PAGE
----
Arguments from nothing: God and quantum cosmology

Zygon 44 (4):777-796 (2009)
Abstract
This essay explores a simple argument for a Ground of Being, objections to it, and limitations on it. It is nonsensical to refer to Nothing in the sense of utter absence, hence nothing can be claimed to come from Nothing. If, as it seems, the universe, or any physical ensemble containing it, is past-finite, it must be caused by an uncaused Ground. Speculative many-worlds, pocket universes and multiverses do not affect this argument, but the quantum cosmologies of Alex Vilenkin, and J. B. Hartle and Stephen Hawking, which claim that the universe came from literally nothing, would. I argue that their novel project cannot work for reasons both physical (their "nothing" is actually a vacuum state governed by eternal physical laws) and methodological (physical theory cannot explain the emergence of the physical per se). Thus my argument stands. However, as David Hume showed, a posteriori arguments like mine infer a creation, and Creator, of a certain character, namely, a stochastic concept of creation and a panentheistic, partly physical Creator lacking omniscience and omnipotence. Rather than undermining the cosmological argument, as Hume intended, these limitations liberate the concept of the Ground from unnecessary problems, as Hartshorne suggested.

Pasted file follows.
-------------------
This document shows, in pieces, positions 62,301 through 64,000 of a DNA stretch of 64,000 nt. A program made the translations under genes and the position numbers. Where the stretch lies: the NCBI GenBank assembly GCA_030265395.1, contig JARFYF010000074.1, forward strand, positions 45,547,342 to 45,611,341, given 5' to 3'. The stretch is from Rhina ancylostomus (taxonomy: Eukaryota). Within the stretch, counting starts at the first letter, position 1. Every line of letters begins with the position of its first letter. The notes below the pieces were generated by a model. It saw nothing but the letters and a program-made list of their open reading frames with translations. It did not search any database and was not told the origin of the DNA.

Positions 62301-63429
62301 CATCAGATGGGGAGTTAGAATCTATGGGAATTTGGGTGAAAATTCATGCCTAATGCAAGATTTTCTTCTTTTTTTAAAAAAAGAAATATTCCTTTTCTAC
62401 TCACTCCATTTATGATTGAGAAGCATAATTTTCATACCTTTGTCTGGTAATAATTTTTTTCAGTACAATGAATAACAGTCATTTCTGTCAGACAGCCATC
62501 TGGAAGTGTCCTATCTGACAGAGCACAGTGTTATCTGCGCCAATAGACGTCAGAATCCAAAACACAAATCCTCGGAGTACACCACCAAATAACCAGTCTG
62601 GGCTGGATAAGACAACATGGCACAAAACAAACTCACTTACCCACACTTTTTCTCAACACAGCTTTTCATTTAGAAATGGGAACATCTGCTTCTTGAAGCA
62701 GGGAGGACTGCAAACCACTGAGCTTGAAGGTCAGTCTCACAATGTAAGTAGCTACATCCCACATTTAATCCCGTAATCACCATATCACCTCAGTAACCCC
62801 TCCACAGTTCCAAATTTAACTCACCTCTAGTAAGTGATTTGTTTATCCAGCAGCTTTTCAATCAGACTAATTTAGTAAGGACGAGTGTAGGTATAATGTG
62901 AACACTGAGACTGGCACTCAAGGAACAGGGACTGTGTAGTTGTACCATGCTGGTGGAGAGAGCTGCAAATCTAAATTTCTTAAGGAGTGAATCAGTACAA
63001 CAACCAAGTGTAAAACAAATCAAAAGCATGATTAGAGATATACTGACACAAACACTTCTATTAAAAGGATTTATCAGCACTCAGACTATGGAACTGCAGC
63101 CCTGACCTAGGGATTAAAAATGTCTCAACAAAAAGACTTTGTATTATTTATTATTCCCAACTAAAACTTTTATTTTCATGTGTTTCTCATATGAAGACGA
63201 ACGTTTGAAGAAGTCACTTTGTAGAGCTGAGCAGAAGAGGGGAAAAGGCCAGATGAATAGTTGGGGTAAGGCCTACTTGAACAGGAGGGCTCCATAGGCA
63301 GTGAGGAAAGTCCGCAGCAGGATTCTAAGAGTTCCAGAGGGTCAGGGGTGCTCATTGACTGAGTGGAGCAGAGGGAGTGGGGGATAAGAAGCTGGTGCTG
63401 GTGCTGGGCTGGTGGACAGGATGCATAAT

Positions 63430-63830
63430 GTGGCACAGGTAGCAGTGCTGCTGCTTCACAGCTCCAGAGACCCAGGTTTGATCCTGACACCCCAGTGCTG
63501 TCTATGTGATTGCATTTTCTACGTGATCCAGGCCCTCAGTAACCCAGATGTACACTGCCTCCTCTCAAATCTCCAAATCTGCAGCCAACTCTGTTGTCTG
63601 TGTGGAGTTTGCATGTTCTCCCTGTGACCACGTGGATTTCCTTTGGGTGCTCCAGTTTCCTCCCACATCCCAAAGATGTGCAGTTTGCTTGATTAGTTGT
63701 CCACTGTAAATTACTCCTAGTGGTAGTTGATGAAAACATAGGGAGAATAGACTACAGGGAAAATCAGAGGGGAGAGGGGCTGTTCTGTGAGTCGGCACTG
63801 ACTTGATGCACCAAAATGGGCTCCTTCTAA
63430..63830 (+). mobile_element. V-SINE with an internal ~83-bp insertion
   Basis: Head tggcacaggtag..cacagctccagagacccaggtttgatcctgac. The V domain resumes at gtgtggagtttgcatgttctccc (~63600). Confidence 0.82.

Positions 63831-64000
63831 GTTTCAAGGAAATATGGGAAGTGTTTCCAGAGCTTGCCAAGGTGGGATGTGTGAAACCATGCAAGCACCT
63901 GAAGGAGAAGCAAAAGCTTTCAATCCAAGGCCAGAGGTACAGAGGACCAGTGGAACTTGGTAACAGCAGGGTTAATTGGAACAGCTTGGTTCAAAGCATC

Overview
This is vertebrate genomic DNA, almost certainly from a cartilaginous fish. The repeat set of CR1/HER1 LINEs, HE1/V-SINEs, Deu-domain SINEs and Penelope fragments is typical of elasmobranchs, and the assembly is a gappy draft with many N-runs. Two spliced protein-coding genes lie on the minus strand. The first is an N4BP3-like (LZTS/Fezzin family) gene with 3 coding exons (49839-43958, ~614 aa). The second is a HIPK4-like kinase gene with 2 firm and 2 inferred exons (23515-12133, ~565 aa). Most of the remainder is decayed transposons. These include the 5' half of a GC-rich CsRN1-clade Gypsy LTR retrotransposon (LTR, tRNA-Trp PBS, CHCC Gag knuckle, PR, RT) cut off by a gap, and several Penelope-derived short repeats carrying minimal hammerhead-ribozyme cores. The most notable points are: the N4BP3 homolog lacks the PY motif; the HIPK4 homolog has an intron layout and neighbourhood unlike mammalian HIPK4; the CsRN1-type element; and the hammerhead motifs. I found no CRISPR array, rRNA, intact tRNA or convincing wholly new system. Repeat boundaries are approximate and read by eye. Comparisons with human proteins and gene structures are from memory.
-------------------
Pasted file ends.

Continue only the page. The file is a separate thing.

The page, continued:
Keywords No keywords specified (fix it)
Categories (categorize this paper)
DOI 10.1111/j.1467-9744.2009.01033.x
Options
 Save to my reading list
Follow the author(s)
My bibliography
Export citation
Find it on Scholar
Edit this record
Mark as duplicate
Revision history
Request removal from index
Download options
Our Archive


Upload a copy of this paper     Check publisher's policy     Papers currently archived: 26,146
Through your library
References found in this work BETA
The Anthropic Cosmological Principle.John D. Barrow - 1986 - Oxford University Press.
Dialogues Concerning Natural Religion.David Hume - 2007 - In Elizabeth Schmidt Radcliffe, Richard McCarty, Fritz Allhoff & Anand Vaidya (eds.), Philosophical Review. Blackwell. pp. 338-339.
On the Nature of Things. Lucretius - 2001 - Hackett Publishing Company.

View all 20 references / Add more references

Citations of this work BETA

No citations found.

Add more citations

Similar books and articles

Monthly downloads

Added to index

2009-11-26

Total downloads

324 ( #8,521 of 2,151,957 )

Recent downloads (6 months)

28 ( #11,357 of 2,151,957 )

How can I increase my downloads?

My notes
Sign in to use this feature


Discussion
Order:
There  are no threads in this forum
Nothing in this forum yet.

Other forums